Snakes in Cans and Birds in Pants: Inside the California Exotic Animal Trade - NBC Bay Area
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Snakes in Cans and Birds in Pants: Inside the California Exotic Animal Trade

Snakes in Cans: Inside the California Exotic Animal Trade

From tigers stuffed in a duffel bag to cobras concealed in a potato chip can, animal smugglers have become more imaginative when sneaking dangerous creatures from the wilderness to a backyard near you. Senior investigative reporter Stephen Stock reports on a story that first aired Nov. 5, 2018. (Published Monday, Nov. 5, 2018)

When it comes to hiding exotic animals, wildlife officials say they've seen it all. From tigers stuffed in a duffel bag to cobras concealed in a potato chip can, animal smugglers have become more imaginative when sneaking dangerous creatures from the wilderness to a backyard near you.

In California, it's illegal to own exotic animals without a permit from the state Department of Fish and Wildlife (CDFW). But a three-month investigation by NBC Bay Area and NBC4 LA found that those laws do little to deter smugglers from making billions of dollars, according to U.S. Fish and Wildlife agents, by selling everything from chimps to tigers as exotic pets.

Born Free USA President Will Travers has dedicated his life to protecting endangered species and reducing the number of wild animals held in captivity.

"Part of the issue is that we just don't know the scale of what is going on across the United States in terms of exotic animals [held captive] as companion animals," Travers told NBC Bay Area.

"I would estimate that it runs into hundreds of thousands if not millions of individual animals when you take into account reptiles, snakes, primates, birds, mammals and everything in between," Travers said.

Wildlife Officials Capture Fox Living in a Home with ChildrenWildlife Officials Capture Fox Living in a Home with Children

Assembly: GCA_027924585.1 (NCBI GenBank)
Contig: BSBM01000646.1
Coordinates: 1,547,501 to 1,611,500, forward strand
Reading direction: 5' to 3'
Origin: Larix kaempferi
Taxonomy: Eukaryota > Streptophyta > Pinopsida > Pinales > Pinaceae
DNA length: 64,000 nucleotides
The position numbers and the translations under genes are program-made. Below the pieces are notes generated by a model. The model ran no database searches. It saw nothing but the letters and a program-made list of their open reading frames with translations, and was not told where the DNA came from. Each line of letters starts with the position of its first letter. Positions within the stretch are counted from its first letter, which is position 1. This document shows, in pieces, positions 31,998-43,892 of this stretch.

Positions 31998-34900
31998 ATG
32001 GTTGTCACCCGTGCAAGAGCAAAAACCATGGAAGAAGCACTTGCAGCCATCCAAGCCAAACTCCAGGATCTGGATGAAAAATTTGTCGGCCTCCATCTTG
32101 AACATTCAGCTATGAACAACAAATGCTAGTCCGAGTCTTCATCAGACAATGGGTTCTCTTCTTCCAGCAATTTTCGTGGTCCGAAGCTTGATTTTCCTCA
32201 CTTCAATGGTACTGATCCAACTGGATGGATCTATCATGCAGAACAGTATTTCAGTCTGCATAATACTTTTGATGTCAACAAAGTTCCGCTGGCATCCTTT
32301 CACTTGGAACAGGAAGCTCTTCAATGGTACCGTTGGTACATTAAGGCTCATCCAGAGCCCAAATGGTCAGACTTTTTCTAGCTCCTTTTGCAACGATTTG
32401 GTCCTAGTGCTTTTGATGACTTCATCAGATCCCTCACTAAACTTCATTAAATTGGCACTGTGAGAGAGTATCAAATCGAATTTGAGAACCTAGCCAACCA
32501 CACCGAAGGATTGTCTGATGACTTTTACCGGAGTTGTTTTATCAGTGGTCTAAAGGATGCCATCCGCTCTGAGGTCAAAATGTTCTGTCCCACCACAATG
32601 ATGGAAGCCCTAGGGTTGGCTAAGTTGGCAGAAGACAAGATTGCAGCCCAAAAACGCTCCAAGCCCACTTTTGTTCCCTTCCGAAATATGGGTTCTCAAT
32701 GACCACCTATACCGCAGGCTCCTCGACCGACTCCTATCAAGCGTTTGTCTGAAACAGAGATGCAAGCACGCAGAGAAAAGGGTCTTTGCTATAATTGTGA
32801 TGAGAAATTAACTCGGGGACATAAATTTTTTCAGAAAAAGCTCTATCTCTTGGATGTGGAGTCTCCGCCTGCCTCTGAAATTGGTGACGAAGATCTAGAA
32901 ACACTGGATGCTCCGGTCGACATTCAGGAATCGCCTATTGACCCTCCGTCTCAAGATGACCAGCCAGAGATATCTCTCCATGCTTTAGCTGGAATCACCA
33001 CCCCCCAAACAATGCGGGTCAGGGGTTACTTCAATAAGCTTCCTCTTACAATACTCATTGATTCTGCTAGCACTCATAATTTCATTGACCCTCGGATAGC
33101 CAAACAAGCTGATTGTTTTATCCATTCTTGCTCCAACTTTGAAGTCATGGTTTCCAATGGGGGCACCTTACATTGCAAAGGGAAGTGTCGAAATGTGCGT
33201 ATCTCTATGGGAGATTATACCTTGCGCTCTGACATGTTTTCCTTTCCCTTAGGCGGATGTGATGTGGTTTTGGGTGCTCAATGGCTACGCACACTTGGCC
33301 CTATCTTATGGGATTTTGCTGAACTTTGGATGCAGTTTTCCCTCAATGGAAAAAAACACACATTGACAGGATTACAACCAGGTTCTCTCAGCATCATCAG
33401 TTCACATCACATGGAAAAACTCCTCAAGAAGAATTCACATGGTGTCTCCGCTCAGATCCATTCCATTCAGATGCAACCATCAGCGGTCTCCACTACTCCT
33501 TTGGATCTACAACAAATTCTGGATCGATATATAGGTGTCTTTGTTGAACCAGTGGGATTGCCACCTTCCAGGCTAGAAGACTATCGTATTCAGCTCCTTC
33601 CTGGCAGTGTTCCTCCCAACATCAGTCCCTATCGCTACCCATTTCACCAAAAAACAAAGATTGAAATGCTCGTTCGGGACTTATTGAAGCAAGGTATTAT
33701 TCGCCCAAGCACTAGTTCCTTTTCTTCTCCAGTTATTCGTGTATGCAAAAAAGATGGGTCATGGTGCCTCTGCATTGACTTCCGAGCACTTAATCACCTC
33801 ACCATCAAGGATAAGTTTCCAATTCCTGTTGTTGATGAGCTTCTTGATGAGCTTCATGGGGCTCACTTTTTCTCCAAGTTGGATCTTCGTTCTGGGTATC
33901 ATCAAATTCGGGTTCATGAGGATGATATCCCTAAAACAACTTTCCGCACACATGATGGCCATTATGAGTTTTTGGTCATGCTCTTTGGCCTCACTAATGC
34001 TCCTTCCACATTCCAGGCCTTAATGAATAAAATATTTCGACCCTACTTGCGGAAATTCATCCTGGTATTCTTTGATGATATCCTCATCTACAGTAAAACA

In 2012 California Fish and Wildlife officials captured this aggressive fox living in a house with two children in Sacramento County. CDFW Captain Patrick Foy told NBC Bay Area the fox bit him on the hand moments before he recorded this video.

(Published Monday, Nov. 5, 2018)

THE FRONT LINES

To get an idea of just how big the smuggling problem really is, NBC Bay Area and NBC4 LA spent time with agents from U.S. Customs and Border Protection as well as U.S. Fish and Wildlife as they inspected packages and luggage entering the country at the border and at Los Angeles International Airport.

U.S. Fish and Wildlife Resident Agent in Charge and exotic animal expert Erin Dean said that while her team of inspectors serves an important function as the first line of defense, their resources to intercept dangerous animals are stretched thin.

"When I started with this agency 27 years ago, we had the same number of officers that we do now," Dean said.

Once the animals are successfully smuggled into the U.S., laws about owning or possessing them vary from state to state.

California residents must obtain a restricted species permit in order to own an exotic animal or face possible jail time. Since 2013, California's Department of Fish and Wildlife cited 73 people for illegally possessing wild animals.

For those who want to obtain a permit to exhibit exotic animals, residents must prove to the state they have enough space and training to properly care for the animal.

Our analysis of permits issued by the state shows 1,679 different exotic species held in captivity in the Golden State, excluding zoos, museums, and education facilities.

Among those exotic species: 24 leopards, 20 tigers, 59 vipers, 21 cobras and 22 American alligators.

Other states such as Florida, Texas, and Nevada have few to no restrictions that prevent residents from owning exotic animals as pets.

WHERE ARE THEY NOW?

When all those tiger cubs, elephants and other big cats grow up and become more dangerous, they often become a problem for owners ill-equipped to handle wild animals. Ed Stewart with Performing Animal Welfare Society (PAWS) runs a sanctuary devoted to caring for animals that were originally kept as pets or attractions at roadside zoos.

"Everybody who works here is sick every time you hear about another litter of cubs being born somewhere that there's no long term plan for them," Stewart told NBC Bay Area. "People can't believe what a big problem it is. I mean there are 7,000 tigers in people's backyards in the United States ... and there are only 4,000 in the wild. There are more pet tigers in the United States than there are wild tigers in the rest of the world."

With tigers, leopards, and bears all sharing the same space, Stewart believes his facility is nearly at capacity, just like many other sanctuaries throughout the country. He is now calling on Congress to step in and make it illegal across the country for anyone to keep an exotic animal in their home.

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